[From the exhibition website] Artists Wade Kavanaugh and Stephen B. Nguyen (NY) discuss their new work, Rush to Rest, part of the Uncommon Ground exhibition series at the John Michael Kohler Arts Center, Sheboygan, Wisconsin, April 12–September 22, 2013. Video produced by the John Michael Kohler Arts Center.

[From the exhibition website] "Rush to Rest, by New York artists Wade Kavanaugh and Stephen B. Nguyen, is a response to the colossal seasonal ice sheets that take shape on the Sheboygan lakefront in winter. This immersive installation is not a literal rendering of the accumulated ice pack but rather an aggregate of its physical characteristics. Rush to Rest exaggerates the mass and color of the frozen expanse as well as the tangible manifestations of wind and water that generate it."

NOTE: When "Rush to Rest" closes Sept. 23, the exhibit will be dismantled and recycled.

In the evening, back at home, there was talk of typewriters.  Several times over the past few years I have offered a machine to Hoja.  This time she took me up on the offer and asked if she could try out several to get a feeling for their "personalities."  So I laid out several on the dining room table for her to test drive.



The Skyriter (bottom, lower right) was not part of the offer, but I wanted her to try that one as most of my friends who spend most of their time on computer keyboards find it the easiest to type on initially.

In the end, she decided on the Smith Corona Clipper.  I was able to locate a near-era user's manual for it in my typewriterly stash, and also threw in a learn-to-type book and new ribbon.  

As you can see, Hoja was delighted!

 We welcome her to The Typosphere!

24 July 2013

Packages for an Imagined Event: Item 14

One fanciful idea from the 2011 Wizarding Event was the Owl Post.  Borrowing from J.K. Rowling's Harry Potter universe, we knew that 'getting mail' would be a very big deal indeed for our First Year Wizarding Students.  Having no trained owls to hand, we named our post office after the species in general and hand-delivered their letters and packages the old fashioned way, by Pony Express!

In my persona as a (wizardly) Pony Express Rider for the Owl Post, Western Regions Division, I told the students that Athena, my winged horse, was "out back" being treated to a "nice bag of oats" while I came inside to give them their mail.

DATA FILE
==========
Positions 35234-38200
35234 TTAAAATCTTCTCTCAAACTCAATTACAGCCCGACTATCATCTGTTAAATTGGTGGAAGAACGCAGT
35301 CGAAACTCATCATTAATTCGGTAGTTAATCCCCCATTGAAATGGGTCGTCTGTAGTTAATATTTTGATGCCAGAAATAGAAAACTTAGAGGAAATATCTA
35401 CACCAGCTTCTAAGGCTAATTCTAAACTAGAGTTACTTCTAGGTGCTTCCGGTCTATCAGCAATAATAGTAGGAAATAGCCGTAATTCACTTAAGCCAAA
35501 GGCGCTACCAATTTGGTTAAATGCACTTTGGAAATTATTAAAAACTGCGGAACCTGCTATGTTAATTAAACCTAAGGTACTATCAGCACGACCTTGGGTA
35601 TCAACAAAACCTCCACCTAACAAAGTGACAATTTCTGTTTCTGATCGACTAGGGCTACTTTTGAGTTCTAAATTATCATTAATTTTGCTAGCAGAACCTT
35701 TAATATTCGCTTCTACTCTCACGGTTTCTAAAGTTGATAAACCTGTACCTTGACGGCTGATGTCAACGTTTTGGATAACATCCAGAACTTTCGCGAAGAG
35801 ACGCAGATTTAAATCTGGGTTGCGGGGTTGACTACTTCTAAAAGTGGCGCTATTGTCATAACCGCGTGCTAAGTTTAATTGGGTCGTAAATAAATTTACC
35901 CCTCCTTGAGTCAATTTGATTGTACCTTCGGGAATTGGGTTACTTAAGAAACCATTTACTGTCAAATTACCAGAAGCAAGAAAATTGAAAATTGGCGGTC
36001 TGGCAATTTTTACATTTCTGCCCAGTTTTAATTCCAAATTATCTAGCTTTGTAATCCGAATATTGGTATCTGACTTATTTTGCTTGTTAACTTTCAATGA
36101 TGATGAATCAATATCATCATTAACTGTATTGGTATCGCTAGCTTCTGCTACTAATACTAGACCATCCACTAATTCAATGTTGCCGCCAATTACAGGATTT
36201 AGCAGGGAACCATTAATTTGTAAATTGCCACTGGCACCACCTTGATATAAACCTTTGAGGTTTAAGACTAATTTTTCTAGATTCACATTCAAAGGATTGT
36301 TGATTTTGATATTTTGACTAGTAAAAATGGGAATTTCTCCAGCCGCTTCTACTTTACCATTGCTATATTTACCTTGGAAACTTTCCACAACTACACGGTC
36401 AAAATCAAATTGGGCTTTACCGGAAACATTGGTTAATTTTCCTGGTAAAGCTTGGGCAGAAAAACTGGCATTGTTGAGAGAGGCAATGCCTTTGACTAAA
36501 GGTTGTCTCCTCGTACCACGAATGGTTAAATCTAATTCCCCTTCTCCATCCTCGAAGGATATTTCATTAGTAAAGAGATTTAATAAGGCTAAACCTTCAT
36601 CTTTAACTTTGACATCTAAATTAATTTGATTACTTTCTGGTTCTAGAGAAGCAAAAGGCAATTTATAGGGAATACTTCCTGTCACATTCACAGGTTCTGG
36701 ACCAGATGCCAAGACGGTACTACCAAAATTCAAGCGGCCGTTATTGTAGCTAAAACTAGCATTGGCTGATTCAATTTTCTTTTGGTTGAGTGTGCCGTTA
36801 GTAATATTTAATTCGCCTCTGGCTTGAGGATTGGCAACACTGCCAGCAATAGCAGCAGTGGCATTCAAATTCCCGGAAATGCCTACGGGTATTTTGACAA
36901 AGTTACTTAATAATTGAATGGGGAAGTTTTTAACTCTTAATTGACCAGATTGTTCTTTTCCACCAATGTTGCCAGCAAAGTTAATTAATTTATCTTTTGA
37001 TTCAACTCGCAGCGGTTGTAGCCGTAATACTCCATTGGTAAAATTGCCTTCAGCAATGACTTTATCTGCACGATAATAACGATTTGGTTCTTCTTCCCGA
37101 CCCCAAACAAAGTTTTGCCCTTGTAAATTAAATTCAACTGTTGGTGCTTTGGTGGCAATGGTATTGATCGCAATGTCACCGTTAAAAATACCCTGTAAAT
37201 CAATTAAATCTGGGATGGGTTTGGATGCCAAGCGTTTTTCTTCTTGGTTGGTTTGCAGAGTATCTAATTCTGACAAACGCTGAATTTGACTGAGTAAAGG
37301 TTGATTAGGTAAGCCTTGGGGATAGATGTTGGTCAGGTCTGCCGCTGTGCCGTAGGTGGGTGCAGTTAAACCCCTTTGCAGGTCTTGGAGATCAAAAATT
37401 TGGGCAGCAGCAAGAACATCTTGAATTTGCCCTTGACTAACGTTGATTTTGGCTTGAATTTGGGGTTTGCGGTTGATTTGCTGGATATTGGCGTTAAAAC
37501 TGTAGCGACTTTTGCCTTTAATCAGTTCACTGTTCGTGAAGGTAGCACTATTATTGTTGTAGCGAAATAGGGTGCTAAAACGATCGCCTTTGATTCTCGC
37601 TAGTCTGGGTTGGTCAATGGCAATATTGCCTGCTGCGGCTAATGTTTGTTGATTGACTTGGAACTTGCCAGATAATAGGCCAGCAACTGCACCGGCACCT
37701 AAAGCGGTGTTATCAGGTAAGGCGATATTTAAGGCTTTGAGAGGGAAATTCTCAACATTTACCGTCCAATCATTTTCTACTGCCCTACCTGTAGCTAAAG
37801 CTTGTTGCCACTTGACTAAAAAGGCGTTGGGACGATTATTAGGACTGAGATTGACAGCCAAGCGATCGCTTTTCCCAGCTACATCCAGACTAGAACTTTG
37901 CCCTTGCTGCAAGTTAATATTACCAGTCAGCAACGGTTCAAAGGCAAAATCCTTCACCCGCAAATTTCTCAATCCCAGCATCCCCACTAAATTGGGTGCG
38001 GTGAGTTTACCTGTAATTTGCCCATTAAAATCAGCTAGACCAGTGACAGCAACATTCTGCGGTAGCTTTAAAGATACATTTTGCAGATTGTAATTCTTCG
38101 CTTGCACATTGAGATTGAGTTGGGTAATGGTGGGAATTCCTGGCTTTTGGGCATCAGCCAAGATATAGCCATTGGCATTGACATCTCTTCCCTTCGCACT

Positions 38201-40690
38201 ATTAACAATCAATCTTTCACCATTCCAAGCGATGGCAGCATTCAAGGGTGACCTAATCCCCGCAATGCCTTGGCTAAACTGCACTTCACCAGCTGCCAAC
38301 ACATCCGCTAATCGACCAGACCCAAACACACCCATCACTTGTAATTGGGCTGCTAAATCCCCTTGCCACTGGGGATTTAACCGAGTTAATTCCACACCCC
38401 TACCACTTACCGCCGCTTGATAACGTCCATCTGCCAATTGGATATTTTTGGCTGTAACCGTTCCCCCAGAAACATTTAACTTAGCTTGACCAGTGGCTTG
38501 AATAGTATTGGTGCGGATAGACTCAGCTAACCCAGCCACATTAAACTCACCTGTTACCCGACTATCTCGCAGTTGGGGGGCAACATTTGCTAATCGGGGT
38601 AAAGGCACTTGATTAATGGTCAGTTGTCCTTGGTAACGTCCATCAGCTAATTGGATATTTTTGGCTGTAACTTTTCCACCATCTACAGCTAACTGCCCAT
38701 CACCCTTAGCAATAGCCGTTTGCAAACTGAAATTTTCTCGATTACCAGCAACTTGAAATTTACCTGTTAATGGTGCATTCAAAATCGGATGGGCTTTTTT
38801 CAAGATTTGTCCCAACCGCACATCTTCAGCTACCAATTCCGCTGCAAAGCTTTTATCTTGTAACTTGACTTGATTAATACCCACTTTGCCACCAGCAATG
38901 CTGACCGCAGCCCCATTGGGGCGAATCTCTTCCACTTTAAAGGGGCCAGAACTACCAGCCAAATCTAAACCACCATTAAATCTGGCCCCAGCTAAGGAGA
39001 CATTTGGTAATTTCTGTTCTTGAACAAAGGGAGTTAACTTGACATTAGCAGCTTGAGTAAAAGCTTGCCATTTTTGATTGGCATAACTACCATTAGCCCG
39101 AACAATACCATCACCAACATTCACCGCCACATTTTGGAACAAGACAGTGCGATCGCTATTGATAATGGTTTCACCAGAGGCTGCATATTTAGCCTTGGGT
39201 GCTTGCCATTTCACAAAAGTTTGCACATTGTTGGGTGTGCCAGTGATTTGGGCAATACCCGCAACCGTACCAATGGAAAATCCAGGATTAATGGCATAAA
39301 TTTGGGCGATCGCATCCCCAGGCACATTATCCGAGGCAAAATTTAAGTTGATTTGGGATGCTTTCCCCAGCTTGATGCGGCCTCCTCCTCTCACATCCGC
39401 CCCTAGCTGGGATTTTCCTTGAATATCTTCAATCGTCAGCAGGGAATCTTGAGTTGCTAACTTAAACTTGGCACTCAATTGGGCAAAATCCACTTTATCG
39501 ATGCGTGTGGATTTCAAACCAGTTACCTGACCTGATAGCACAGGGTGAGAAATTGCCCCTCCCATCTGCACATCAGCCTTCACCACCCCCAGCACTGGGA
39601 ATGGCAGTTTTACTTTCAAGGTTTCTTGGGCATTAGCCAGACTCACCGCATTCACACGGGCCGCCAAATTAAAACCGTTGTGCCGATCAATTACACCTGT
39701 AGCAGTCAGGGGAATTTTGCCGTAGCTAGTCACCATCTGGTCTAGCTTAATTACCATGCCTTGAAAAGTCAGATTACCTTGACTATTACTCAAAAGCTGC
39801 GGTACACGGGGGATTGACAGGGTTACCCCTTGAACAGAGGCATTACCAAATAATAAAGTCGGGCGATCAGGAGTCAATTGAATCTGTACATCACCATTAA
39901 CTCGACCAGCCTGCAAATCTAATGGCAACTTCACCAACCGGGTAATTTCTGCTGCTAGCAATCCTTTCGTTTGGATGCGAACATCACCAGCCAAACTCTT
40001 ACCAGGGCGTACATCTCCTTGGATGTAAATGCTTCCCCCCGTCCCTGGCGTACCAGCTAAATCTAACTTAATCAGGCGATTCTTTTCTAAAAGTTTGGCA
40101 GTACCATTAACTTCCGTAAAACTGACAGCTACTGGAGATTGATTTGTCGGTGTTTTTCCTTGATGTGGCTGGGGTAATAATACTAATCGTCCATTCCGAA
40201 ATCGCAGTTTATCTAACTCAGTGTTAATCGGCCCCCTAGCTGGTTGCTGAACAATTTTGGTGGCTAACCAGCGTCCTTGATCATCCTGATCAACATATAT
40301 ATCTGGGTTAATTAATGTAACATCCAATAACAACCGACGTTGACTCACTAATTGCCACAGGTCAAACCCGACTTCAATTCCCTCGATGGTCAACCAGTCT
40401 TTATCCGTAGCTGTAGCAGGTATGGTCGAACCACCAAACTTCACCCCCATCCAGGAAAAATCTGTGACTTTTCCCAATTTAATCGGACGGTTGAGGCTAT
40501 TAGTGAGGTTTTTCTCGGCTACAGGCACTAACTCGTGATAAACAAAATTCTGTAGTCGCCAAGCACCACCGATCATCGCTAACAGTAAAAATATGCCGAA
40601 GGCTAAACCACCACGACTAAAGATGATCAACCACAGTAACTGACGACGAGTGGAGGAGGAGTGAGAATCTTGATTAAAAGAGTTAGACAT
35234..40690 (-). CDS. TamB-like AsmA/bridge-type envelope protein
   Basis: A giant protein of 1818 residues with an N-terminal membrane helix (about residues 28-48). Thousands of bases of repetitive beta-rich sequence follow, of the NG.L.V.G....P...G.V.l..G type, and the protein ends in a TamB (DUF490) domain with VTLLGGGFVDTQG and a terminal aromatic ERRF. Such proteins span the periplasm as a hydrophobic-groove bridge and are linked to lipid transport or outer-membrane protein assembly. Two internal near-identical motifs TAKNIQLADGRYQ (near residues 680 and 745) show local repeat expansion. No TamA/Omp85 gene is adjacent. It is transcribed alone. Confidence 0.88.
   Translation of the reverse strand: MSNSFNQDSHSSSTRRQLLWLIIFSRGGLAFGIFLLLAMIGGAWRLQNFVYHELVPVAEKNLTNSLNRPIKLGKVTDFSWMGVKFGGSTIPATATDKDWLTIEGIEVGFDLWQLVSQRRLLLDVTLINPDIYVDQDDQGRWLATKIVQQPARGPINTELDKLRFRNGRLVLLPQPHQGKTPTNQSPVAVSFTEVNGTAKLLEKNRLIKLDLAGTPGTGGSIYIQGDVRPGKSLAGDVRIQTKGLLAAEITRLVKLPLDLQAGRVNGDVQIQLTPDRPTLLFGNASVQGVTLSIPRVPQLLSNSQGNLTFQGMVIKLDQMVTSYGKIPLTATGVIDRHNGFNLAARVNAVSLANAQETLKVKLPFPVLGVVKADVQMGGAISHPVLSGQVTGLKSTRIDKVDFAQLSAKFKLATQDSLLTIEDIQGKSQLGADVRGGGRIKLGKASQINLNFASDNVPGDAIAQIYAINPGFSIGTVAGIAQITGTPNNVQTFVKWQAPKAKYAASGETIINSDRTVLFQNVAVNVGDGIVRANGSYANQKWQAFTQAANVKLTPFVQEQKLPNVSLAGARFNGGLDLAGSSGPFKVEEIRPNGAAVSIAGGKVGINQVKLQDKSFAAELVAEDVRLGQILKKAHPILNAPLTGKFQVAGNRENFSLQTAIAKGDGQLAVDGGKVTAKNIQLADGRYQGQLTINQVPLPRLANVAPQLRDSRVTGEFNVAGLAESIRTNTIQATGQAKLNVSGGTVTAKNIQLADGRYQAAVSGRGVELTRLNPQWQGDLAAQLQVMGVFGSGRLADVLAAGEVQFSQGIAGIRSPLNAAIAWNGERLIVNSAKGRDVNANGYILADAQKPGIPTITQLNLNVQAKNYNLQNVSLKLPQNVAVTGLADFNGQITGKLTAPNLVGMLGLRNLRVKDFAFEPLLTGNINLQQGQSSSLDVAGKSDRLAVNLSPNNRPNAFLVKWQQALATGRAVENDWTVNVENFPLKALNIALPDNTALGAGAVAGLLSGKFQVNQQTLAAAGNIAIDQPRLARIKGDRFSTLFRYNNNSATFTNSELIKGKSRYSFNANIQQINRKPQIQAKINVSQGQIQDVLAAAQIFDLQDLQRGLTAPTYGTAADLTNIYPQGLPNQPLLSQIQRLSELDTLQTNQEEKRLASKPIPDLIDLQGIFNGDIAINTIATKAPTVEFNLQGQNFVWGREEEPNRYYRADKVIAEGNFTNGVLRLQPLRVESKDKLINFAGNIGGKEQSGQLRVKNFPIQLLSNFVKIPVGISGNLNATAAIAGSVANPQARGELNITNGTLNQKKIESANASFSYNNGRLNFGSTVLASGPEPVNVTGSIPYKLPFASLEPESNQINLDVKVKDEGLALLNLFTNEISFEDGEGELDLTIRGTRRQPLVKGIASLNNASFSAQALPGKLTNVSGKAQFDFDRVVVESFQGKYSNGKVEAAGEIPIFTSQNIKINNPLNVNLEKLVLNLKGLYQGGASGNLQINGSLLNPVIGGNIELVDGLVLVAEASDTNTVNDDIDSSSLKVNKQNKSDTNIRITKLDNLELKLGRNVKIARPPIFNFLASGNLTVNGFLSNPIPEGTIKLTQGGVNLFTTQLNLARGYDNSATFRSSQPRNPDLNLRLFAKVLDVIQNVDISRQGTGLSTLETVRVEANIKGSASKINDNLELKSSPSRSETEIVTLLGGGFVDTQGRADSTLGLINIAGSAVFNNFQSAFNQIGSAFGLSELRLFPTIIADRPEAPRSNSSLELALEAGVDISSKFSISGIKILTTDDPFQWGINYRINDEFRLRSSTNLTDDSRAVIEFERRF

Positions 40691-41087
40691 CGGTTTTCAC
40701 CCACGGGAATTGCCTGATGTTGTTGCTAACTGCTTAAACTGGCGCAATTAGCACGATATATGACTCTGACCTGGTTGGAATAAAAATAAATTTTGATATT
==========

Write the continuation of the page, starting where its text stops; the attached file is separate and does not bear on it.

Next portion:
Each student received a packet of 3 letters and two postcards, all from different letter-writers.  And each student received a Perfect Postal Package containing some magical item and a letter.

In creating each student's package, I created some specific criteria.
  • The items contained had to be things that could be regarded (or imagined) as magical in some way.
  • The gift package had to suit the child's age (our group went from 8-14 years of age).
  • The package had to have comparable coolness as far as all the other (19 total) packages were concerned (so that no child felt somehow slighted).
  • Each package had to be slightly unique compared to the others (similar was okay, but the overall package had to be a one-and-only experience for the child).
  • Each package contained a personally written letter to the child that talked about the items enclosed.
  • The items had to be enclosed in some funky, exotic, or otherwise not quite everyday box of some kind.
  • The package had to be wrapped for the mail in heavy brown packing paper; tied with some kind of cord or fiber; addressed personally but oddly to each child; and decorated with real postage stamps and cancellation marks.

Another conceit was that the mail came from all over the world.  A long-time School tradition, former students (visiting as well as the School's own) would write letters of welcome to the First Years.  Our goal here was sneakily pedagogical: we wanted to create a kind of subliminal ambiance with two notions: that education (even wizardly education) is a global thing and that each student was a valued person within that kind community.

Package 14 hailed from Down Under.  It's recipient, a young lady, was one of the oldest of our First Year's. In so-called real life, she was from a home-schooled family who had traveled a lot. So it seemed fitting that her Perfect Package had traveled a ways to get to her that day.